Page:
Lessons from Caseiyneën Saën: Creativity, resilience, and collaborative scholarship
May Helena Plumb
This is the twelfth in a series of blog posts by participants in the 2019 ACLS Digital Extension Grant project “Ticha: advancing community-engaged digital scholarship” (PI Lillehaugen) published on GlobalSL / Community-based Global Learning Collaborative and Ticha. Previous blog posts are available here: (1) Lillehaugen/January 2020; (2) Flores-Marical/February 2020; (3) Kawan-Hemler/March 2020; (4) Lopez/July 2020; (5) Kadlecek/1 August 2020; (6) García Guzmán/15 August 2020; (7) Park/September 2020; (8) Zarafonetis/October 2020, (9) J. Lopez/Nov 2020, (10) Velasco Vasquez/February 2021, (11) Lillehaugen/March 2021.
The Ticha team started 2020 with a few goals: expand the resources available on the Ticha website, write a set of pedagogical materials, and workshop those pedagogical materials with Zapotec community members. Knowing little of what was to come, we started making big plans.
In a meeting last December, the team took some time to reflect on what we had actually accomplished in 2020. Many of our original plans did not work out in the way we had envisioned! But after lots of brainstorming and hard work, we had indeed met our goals. Everyone expressed a lot of gratitude towards the group, and something that stood out to me was how the deeply collaborative nature of the project had contributed to our successes throughout the year. As Xóchitl Flores-Marcial pointed out, “academia is generally pretty individualistic, it’s also very solitary, and this group demonstrates that we can definitely do things differently!”
It’s true — Ticha is anything but solitary and individualistic. The core team includes both Zapotec and non-Native scholars, linguists, historians, and librarians, educators and students. The goals of the project are centered on accessibility and growing knowledge, and that requires collaboration. The team meets every week. One task in these meetings is to read each chapter of Caseidyneën Saën as a group; we discuss everything from content to organization to word choice. This process is time-consuming, and sometimes we disagree! But by combining perspectives from such a large team — bridging multiple disciplines and diverse experiences — each chapter becomes richer and more accessible.
Because our team comes from many places, we were already meeting online in January 2020. But we had originally planned for in-person team meetings and community workshops in Los Angeles and Oaxaca. When the COVID-19 pandemic hit, another benefit of our collaborative model came to light. We were able to give each other hope. As individuals, our creativity and motivation felt stifled by the trauma of the pandemic. We were tired. But we talked it out, we came to some new ideas, we rested, we talked it out some more. And slowly, drawing on each other’s energy, we moved forward, and built the Conversatorio program: a series of online workshops led by and for Zapotec people to discuss and learn from colonial Zapotec documents (see García Guzmán/15 August 2020, Lopez/November 2020). While we had originally hoped to meet in person, the online nature of the Conversatorios had some benefits! Zapotec people from different communities were able to gather, resulting in a more diverse set of experiences. The workshops were spread over many weeks, which allowed for more work behind-the-scenes to prepare and revise materials. And most importantly, these meetings fostered a new community of Zapotec activists, who can work together in the future.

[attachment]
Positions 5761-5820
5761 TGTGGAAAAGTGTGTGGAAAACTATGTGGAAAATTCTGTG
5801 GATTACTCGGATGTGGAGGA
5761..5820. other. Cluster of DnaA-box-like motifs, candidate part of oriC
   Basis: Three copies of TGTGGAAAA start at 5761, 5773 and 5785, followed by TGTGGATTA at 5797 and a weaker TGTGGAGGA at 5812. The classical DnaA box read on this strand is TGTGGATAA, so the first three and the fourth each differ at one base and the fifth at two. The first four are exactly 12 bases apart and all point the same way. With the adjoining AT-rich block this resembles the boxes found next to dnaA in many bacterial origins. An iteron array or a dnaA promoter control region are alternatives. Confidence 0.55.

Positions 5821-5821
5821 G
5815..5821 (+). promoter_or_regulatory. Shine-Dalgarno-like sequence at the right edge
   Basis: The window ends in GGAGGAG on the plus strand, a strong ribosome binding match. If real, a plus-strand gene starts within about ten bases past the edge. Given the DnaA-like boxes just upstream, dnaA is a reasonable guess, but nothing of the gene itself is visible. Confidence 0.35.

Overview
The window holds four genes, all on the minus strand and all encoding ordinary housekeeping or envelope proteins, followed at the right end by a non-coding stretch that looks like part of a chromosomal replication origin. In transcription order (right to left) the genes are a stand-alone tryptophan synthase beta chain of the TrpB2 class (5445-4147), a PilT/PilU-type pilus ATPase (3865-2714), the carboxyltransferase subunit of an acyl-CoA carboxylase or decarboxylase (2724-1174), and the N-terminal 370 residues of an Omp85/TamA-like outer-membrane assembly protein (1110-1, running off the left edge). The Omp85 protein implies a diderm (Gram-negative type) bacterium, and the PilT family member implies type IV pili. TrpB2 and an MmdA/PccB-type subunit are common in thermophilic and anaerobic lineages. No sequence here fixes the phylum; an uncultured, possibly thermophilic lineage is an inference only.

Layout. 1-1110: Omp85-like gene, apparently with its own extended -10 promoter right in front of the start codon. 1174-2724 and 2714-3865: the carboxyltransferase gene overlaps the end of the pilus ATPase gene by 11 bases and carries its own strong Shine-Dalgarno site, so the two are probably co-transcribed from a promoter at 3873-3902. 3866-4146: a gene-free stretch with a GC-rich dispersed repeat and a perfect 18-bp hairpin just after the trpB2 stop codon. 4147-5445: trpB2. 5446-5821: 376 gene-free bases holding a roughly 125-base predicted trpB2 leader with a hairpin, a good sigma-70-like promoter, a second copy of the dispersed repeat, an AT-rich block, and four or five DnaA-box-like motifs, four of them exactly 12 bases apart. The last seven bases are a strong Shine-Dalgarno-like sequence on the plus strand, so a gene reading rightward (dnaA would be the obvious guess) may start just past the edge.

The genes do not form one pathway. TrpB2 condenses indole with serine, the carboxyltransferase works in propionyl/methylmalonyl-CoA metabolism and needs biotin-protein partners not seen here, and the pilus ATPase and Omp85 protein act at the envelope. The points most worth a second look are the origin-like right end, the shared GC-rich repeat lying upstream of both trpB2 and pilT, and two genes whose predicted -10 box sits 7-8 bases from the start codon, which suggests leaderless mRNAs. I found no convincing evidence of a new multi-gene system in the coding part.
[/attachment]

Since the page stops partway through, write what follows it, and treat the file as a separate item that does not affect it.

In our December 2020 meeting, Brook Lillehaugen commented on the success of the Conversatorio program, saying “to have that kind of creativity and resilience gives me a lot of hope for whatever’s next.” And I have to agree. Our meetings — these rare opportunities to gather, learn, and create as a community — continue to bring me hope, and keep me going through the hurdles of 2021.
I’ve been fortunate enough to work with the Ticha team since 2013. I started as a bright-eyed undergraduate research assistant — that first summer, I helped transcribe Cordova’s Arte en lengua zapoteca — and I’ve been involved in the project in various ways ever since. Now, as a fourth-year PhD student, I can’t imagine my life without Ticha.
As a graduate student, you’re often pushed to be solitary and individualistic. The “goal” of graduate school is to write a dissertation, and a dissertation is a solo-authored work. Interdisciplinary collaboration and community-engaged research require time to build relationships, and graduate students face a ticking clock before their funding runs out. Public-facing scholarship, in particular digital scholarship, requires skills not commonly taught in doctoral programs.
My dissertation is on the semantics of Tlacochahuaya Zapotec — my work with Ticha is a “side project”. But really, graduate school is not about writing a dissertation, it’s about learning how to be a scholar. And while working on Caseidyneën Saën did not directly contribute to my dissertation, Ticha’s philosophy of resilience and creativity through collaboration definitely taught me more about being a good scholar.
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